In his hind-sighted telling, there always seems to be movement. But the image that persists with me, is the bus stop. And caught up in this scene of transience, of in-betweens, the summation, the coming together of every string of plot, is that most indelible line --
Life is like a box of chocolates. You never know what you're gonna get.
And what a perfect homage to his own life. To your life. And mine.
I tend to think of it like this. That this is why Forrest's tale of running and running and ceaselessly running -- is so very important. That character is the reason you could take this man through all these mundane and extraordinary plot points and gradually inch closer to the man himself, the quiet mammoth. (Because another man might have emerged a a louder mammoth. Leviathan. Proud.)
Plot is the road, or the loom, or the mandala, or the spinning plates, or the hurtling sea. But it is the thing that lingers -- that sits at the bus stop, that waits for what's next, that renders that satisfying line, that quiet mammoth -- this is the thing that remains.
Because...maybe you have an idea of a story of The Things That Will Happen. But at minimum, 100% of the time, your character will have a far, far better idea of The Little Things That Will Happen In Between.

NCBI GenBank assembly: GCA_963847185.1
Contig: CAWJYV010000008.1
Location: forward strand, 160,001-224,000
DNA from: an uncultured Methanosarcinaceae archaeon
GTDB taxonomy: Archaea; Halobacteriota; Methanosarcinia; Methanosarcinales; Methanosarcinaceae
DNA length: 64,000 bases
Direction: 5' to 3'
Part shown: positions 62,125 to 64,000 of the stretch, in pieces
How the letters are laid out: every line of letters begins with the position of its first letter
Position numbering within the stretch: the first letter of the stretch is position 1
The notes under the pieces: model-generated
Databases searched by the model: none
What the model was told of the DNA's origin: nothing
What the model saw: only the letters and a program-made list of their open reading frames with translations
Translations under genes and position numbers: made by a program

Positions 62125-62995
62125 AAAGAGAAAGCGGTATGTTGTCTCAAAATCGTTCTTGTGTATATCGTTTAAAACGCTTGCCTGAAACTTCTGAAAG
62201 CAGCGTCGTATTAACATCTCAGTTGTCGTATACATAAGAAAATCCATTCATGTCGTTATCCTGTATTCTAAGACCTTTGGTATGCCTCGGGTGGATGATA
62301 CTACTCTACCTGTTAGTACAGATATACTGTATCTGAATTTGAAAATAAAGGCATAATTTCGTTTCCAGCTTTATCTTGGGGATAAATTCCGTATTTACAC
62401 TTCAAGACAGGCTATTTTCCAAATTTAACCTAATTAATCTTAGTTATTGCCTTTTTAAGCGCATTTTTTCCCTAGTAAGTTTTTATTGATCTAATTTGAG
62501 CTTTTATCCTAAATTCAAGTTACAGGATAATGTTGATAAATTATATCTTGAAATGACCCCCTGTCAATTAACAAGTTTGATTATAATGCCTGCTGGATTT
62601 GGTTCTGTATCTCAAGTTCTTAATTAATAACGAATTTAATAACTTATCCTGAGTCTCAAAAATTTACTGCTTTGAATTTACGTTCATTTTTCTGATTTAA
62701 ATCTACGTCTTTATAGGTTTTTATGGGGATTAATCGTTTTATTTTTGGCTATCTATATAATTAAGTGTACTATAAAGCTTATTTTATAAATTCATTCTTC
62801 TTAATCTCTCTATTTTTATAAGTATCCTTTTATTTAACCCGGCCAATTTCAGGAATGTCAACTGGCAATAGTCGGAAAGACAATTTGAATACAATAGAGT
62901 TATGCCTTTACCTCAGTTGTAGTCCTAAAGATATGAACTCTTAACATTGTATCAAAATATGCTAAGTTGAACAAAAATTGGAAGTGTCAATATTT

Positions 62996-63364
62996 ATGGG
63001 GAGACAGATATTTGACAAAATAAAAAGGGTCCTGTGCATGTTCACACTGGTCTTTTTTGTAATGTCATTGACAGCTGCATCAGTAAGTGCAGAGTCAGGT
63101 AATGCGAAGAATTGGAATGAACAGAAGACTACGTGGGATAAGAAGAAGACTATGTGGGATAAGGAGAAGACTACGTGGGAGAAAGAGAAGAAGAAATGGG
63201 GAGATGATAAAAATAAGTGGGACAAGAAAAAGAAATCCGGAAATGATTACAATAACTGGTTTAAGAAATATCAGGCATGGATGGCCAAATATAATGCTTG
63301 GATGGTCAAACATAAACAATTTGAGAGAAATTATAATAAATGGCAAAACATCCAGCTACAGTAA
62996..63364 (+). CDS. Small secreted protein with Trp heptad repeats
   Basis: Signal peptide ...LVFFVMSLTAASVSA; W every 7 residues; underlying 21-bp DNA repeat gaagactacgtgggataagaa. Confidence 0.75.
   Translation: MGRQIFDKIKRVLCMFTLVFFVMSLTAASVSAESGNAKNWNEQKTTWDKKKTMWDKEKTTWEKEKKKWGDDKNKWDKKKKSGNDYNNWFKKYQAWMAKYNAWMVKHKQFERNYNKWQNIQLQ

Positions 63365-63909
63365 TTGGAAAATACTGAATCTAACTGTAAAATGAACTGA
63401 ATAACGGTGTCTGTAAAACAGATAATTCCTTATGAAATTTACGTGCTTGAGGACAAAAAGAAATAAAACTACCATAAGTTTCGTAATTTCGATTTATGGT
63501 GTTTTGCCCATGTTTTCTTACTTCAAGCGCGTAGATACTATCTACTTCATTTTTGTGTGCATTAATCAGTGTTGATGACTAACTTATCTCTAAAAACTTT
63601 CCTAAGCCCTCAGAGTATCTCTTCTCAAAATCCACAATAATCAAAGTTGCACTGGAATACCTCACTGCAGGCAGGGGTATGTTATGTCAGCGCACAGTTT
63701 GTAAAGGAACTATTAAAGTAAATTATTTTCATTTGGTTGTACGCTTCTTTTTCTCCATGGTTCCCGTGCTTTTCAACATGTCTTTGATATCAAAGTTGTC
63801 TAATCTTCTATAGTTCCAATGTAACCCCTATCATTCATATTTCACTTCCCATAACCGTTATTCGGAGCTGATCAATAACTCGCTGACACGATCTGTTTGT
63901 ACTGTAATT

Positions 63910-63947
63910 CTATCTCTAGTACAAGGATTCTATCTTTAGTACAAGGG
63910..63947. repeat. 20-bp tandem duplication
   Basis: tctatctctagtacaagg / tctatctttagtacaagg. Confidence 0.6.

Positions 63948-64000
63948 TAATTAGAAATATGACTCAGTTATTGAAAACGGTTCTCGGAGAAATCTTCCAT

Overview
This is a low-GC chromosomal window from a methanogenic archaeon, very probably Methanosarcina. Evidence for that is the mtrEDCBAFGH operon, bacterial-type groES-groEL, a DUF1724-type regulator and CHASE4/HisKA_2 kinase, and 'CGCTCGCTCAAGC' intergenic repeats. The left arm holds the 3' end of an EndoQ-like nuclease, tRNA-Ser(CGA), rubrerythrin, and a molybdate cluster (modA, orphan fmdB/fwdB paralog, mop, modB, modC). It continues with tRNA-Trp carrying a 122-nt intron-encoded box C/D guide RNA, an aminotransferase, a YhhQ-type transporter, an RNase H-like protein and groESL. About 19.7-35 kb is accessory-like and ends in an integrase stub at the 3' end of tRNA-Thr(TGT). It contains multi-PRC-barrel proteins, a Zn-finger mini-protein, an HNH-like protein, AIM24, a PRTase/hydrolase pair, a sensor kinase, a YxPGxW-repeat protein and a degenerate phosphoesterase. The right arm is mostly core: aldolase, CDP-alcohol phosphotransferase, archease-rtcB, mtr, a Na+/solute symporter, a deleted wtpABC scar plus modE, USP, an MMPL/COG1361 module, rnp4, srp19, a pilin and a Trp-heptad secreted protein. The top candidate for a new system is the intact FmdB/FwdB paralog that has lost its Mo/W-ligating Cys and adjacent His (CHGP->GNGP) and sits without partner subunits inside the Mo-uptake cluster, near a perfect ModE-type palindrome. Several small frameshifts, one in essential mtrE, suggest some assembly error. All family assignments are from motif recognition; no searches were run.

Very often I am approached, when reading a book in a cafe -- and I am asked the most dreaded question,
What's that book about?
(And people will ask you this about what you're writing, too.)
And when this happens, imagine how I shrivel to a mollusk. My inclination is to spit out the how-ness, not the is-ness, and this is mostly met by vacant stares.
I once had a man prod and prod, who wouldn't let it go -- but what's it ABOUT? -- and I finally said,
I'm sorry, but I don't want to do this anymore.
And I left the shop, walked home slowly in the snow. I watched my own two feet make headway through the white dust, turned to see the tracks they left. And I thought how I had never, ever in my life had I said anything so boldly. Or so honestly.
And this rant, or whatever it is, is about character, in the end.
About my own.
It is about self-preservation. It is about how sometimes I sit down to write and feel so deeply, infinitely discouraged by Not Knowing. By having that character, but otherwise, nothing. Not knowing where things lead, or what will happen, or, the most horrifying of all self-doubts: will I ever figure that out?